Help cleaning up ripple on 9v 6 chnl guitar pedal power supply - diyAudio
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Old 29th March 2013, 08:35 PM   #1
Simbl is offline Simbl  United Kingdom
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Default Help cleaning up ripple on 9v 6 chnl guitar pedal power supply

Hi guys hope you can help me with this one.

I have a Soundlabs six channel 9v dc power supply for guitar Pedals. Pre warning I'm still a beginner, so sorry if the way I explain things is hard to understand, I'm still learning. Also I apologise for my bad circuit drawing. I kinda guessing at the tranny setup up there so ignore my circuit symbol for that.

I want to clean the power up a bit with either some rectification or maybe even a tranny replacement. I have 2X in5817 2x in5816 and 2x in5819 diodes.

-Could I put one in parrallel after the diode (d1) thats already there? then change the 10uf (c1) cap to 470uf so it's the same as (c2).

-There's a resistor (r3) that has been removed from negative to ground? I guess by the manufacturer as a revision. I guess thats got something to do with rfi should I put something in there?.

-Anything I can do to prevent ground loops between pedals?

-would replacing the rectifier with a better one help as well.

Had to draw the circuit in two goes sorry hope it maks sense.
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File Type: jpg pedalpower circuit.jpg (521.5 KB, 123 views)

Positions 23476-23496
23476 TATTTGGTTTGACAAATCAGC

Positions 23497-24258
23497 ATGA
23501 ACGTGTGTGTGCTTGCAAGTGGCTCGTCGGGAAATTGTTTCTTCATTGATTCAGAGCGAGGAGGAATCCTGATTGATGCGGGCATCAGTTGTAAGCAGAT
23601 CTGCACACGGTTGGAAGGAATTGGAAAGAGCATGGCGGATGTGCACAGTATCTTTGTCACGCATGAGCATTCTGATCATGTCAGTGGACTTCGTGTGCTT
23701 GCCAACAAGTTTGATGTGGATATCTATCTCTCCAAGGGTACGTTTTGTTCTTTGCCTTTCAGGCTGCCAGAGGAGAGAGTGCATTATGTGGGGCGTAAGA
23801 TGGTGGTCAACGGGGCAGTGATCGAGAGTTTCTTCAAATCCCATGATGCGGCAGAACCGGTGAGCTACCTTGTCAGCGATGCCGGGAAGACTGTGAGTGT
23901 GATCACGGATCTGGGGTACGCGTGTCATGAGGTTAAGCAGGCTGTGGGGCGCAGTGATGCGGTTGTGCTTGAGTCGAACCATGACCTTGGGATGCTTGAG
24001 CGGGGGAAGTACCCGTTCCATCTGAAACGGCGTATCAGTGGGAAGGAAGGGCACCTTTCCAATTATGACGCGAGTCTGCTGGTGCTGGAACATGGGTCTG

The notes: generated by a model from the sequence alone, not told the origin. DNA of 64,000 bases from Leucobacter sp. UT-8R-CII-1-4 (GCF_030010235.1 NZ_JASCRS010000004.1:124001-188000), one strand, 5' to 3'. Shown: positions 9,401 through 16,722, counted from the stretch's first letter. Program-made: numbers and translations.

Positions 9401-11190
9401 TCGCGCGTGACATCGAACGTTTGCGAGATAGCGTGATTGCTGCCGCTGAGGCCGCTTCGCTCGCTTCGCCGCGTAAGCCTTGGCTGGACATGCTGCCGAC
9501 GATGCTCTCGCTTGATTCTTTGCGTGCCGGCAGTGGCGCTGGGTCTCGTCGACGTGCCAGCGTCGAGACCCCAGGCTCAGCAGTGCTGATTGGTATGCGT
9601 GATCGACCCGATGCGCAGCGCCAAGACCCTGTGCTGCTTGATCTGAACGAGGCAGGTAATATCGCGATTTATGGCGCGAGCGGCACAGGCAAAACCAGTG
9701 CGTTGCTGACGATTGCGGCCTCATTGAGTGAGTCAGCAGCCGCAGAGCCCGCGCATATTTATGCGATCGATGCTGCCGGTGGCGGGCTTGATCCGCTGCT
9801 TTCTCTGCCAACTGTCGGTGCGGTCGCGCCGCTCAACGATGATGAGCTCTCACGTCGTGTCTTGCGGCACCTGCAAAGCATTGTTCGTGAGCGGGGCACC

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Old 29th March 2013, 10:07 PM   #2
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Its hard to tell what's going on there with your diagram. It can't work like that. The bridge rectifier is on the wrong side of the transformer
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Old 29th March 2013, 10:15 PM   #3
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Putting individual regulators on each output can help alot with the noise and interaction between the pedal's power rails. Replacing the transformer and/or rectifier would likely do nothing to help in those regards.
I agree with counter culture, the diagram doesn't make any sense, so it's hard to get specific.
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Old 29th March 2013, 10:31 PM   #4
JMFahey is offline JMFahey  Argentina
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Short answer, don't touch it.
Sorry.

Get help from a friend who has some experience.
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Old 29th March 2013, 10:37 PM   #5
Simbl is offline Simbl  United Kingdom
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Ok I had another go the bits that are shaded in pencil represent the track where it's thicker and has several connections to one place. Seems to make more sense.
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File Type: jpg circuit 2.jpg (851.7 KB, 103 views)
File Type: jpg circuit.jpg (613.5 KB, 108 views)
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Old 29th March 2013, 10:40 PM   #6
Simbl is offline Simbl  United Kingdom
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sorry posted the wrong picture here's the components.
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Old 29th March 2013, 11:15 PM   #7
Simbl is offline Simbl  United Kingdom
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Quote: